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The practice of fasting evokes many of the worst associations with religion: asceticism, self denial, and fear of the body and its pleasures. Moreover, because most fasts in the Jewish tradition are associated with the destruction of the Temple (Yom Kippur being the most prominent exception), many liberal Jews see them as irrelevant or obsolete. Yet fasting has transformative potential, if we approach the practice from functional, rather than mythic, terms.
From Personal Rite to Communal Remembrance
Initially, this perspective was clearly the mainstream view in the Jewish tradition. The Bible generally regards fasting as a practice that works on the heart, usually as an individual expression of grief, prayer, or meditation. Yom Kippur is the most important of these spiritual fasts.
But fasting also appears as a mourning rite (II Samuel 1:12, 12:16-23), as part of revelation or prophecy (Exodus 34:28, I Samuel 28:20), as preparation for an important event (Judges 20:26, I Samuel 14:24), and as part of petitionary prayer (I Samuel 7:5-6, II Samuel 12) or repentance (Jonah 3:5, Jeremiah 36:9). There is also evidence of a little-discussed discipline of women voluntarily fasting (Numbers 30:14 and the apocryphal Judith 8:6), and many later examples of fasting as a preparation for visions (Daniel 10:2-3, and several apocryphal books). And there are instances of fasting as, essentially, magic (Judges 20:26, Joel 1:14, Jonah 3:5-10). In all these contexts, fasting is regarded for what it does, not what it signifies or observes.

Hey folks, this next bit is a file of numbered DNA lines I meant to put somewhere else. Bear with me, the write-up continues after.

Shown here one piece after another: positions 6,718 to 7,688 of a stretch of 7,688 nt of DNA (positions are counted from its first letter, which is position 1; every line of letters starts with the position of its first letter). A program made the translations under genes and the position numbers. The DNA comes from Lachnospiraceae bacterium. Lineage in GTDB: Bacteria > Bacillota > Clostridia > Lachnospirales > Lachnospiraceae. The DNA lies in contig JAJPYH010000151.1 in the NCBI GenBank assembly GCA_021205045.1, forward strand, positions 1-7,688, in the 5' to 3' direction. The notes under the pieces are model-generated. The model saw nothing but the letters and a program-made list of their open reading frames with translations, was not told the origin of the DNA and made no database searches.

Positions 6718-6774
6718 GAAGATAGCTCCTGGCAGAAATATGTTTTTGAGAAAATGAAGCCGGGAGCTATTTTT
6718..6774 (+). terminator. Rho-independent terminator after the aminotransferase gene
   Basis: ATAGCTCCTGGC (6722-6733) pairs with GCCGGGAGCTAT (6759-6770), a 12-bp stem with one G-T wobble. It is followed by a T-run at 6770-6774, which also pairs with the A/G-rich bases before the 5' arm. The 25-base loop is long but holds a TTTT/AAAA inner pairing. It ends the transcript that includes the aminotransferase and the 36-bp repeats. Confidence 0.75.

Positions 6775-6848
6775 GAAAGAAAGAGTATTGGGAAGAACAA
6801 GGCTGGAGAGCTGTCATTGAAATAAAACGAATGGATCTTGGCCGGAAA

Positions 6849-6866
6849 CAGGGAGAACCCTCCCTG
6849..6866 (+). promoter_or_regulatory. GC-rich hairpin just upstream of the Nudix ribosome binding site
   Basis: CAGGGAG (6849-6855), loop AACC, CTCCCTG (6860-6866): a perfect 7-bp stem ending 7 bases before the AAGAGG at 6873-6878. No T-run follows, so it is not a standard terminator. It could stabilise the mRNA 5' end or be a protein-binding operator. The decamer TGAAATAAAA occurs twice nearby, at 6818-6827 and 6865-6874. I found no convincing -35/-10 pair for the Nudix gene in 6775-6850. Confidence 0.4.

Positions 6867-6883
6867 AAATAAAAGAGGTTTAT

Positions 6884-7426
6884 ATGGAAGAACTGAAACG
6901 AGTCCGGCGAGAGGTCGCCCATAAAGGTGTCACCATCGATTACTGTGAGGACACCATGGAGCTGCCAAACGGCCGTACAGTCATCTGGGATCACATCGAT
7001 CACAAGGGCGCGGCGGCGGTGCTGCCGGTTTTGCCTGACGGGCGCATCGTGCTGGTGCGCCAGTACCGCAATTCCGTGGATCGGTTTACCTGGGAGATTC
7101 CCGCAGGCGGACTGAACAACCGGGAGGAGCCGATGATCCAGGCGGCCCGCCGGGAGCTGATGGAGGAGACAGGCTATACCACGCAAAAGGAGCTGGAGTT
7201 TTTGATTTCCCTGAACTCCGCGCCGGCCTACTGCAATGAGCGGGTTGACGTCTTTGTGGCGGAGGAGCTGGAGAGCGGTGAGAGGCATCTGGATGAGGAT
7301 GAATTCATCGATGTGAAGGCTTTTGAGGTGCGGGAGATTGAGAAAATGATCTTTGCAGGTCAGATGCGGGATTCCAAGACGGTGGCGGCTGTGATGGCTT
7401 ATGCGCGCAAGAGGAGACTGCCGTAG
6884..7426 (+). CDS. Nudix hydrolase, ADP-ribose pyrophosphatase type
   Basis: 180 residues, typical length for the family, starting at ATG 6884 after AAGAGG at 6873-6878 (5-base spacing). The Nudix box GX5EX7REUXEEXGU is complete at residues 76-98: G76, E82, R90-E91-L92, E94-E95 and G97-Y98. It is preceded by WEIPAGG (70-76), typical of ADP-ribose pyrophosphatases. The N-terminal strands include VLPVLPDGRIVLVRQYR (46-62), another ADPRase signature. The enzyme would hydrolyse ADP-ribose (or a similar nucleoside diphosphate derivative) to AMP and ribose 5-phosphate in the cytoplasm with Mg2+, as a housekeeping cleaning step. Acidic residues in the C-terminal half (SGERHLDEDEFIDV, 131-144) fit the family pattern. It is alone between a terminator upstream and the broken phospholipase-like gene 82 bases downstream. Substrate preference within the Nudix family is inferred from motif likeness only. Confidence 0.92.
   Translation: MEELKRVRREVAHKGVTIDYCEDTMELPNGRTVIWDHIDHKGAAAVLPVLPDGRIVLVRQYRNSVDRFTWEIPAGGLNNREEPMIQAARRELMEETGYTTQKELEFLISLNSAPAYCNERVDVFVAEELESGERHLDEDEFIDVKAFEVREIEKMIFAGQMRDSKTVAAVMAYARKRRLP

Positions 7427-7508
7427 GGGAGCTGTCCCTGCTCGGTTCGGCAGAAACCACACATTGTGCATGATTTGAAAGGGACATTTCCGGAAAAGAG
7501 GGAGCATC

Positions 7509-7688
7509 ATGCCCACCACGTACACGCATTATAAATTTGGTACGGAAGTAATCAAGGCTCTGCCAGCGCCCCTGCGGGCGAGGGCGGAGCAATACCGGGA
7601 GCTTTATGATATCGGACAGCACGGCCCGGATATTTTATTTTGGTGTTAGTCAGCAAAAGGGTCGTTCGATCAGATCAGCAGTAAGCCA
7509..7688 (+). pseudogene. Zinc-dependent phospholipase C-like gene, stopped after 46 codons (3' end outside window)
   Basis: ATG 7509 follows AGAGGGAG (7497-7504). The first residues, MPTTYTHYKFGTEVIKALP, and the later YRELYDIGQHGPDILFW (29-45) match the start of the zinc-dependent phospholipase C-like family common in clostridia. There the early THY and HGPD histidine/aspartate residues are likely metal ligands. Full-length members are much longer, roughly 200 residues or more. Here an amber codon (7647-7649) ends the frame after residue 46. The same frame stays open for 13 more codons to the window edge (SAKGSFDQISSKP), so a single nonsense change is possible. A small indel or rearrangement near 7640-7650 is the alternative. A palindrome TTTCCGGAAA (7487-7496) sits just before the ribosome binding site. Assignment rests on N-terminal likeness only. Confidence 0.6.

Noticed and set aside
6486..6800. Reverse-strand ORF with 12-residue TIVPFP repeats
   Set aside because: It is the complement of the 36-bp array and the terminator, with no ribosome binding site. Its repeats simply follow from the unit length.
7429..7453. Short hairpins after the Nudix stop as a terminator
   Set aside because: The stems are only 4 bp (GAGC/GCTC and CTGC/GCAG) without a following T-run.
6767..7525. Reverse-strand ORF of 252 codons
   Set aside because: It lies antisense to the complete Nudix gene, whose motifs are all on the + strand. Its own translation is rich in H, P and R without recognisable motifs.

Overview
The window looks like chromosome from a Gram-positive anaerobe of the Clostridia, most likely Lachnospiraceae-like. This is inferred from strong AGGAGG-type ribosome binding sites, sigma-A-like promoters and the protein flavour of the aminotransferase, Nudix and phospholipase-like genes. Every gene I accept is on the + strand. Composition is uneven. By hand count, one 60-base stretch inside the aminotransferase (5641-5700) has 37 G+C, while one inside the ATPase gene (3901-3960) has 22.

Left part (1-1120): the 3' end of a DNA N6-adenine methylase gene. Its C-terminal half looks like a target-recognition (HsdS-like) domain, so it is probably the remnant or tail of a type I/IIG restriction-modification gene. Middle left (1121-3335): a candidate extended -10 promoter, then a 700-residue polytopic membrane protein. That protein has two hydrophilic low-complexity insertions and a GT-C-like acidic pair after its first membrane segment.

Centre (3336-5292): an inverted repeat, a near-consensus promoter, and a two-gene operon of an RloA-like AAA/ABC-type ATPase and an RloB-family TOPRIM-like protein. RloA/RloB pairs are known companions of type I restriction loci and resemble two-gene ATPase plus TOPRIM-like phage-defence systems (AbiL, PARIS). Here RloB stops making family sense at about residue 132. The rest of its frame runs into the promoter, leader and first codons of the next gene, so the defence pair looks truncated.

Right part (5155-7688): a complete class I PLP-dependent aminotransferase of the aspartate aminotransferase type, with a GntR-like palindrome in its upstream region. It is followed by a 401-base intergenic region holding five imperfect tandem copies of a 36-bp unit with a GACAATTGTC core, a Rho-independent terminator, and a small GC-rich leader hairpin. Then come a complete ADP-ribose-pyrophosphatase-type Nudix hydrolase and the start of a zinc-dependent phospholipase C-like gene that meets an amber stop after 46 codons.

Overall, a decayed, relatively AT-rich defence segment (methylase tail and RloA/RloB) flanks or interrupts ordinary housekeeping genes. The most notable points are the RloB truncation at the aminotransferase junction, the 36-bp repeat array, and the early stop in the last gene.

Later, however, the effects of fasts became secondary to their historical and social significance. In the “Zechariah fasts” that were later made part of Jewish law, that significance is the destruction of the Temple in Jerusalem.
As Eliezer Diamond has shown in his book Holy Men and Hunger Artists, talmudic rabbis often took up fasting as an ongoing discipline, but as Diamond also shows, mourning the destruction of the Temple was almost always provided as a rationale. Perhaps the Temple was but a pretext for an ascetic practice the rabbis wanted to take on; there is certainly evidence for that view, and fasting remains to this day a common practice among the pious.
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